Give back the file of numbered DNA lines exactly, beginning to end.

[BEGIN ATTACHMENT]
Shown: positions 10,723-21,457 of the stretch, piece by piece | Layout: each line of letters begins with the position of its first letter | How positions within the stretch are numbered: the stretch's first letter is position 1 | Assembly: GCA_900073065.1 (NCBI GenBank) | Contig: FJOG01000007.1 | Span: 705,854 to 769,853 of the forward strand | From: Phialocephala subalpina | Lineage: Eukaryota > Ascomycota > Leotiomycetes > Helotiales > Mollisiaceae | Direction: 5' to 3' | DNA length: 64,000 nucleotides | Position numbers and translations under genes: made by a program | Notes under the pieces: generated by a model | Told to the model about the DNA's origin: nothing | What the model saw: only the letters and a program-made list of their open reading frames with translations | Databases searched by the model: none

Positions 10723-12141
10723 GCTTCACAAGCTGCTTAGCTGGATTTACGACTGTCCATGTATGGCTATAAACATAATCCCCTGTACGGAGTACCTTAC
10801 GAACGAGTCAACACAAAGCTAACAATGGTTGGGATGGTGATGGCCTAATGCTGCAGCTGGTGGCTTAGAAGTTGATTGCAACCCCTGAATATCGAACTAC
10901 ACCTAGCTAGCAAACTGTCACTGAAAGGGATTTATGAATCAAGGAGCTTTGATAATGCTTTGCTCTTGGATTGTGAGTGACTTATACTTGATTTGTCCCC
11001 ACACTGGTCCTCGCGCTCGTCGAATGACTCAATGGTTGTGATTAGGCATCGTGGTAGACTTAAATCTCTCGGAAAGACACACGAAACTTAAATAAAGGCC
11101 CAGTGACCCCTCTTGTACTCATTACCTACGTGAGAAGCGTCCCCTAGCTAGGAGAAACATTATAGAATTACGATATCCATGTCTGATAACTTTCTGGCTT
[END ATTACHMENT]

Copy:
Shown: positions 10,723-21,457 of the stretch, piece by piece | Layout: each line of letters begins with the position of its first letter | How positions within the stretch are numbered: the stretch's first letter is position 1 | Assembly: GCA_900073065.1 (NCBI GenBank) | Contig: FJOG01000007.1 | Span: 705,854 to 769,853 of the forward strand | From: Phialocephala subalpina | Lineage: Eukaryota > Ascomycota > Leotiomycetes > Helotiales > Mollisiaceae | Direction: 5' to 3' | DNA length: 64,000 nucleotides | Position numbers and translations under genes: made by a program | Notes under the pieces: generated by a model | Told to the model about the DNA's origin: nothing | What the model saw: only the letters and a program-made list of their open reading frames with translations | Databases searched by the model: none

Positions 10723-12141
10723 GCTTCACAAGCTGCTTAGCTGGATTTACGACTGTCCATGTATGGCTATAAACATAATCCCCTGTACGGAGTACCTTAC
10801 GAACGAGTCAACACAAAGCTAACAATGGTTGGGATGGTGATGGCCTAATGCTGCAGCTGGTGGCTTAGAAGTTGATTGCAACCCCTGAATATCGAACTAC
10901 ACCTAGCTAGCAAACTGTCACTGAAAGGGATTTATGAATCAAGGAGCTTTGATAATGCTTTGCTCTTGGATTGTGAGTGACTTATACTTGATTTGTCCCC
11001 ACACTGGTCCTCGCGCTCGTCGAATGACTCAATGGTTGTGATTAGGCATCGTGGTAGACTTAAATCTCTCGGAAAGACACACGAAACTTAAATAAAGGCC
11101 CAGTGACCCCTCTTGTACTCATTACCTACGTGAGAAGCGTCCCCTAGCTAGGAGAAACATTATAGAATTACGATATCCATGTCTGATAACTTTCTGGCTT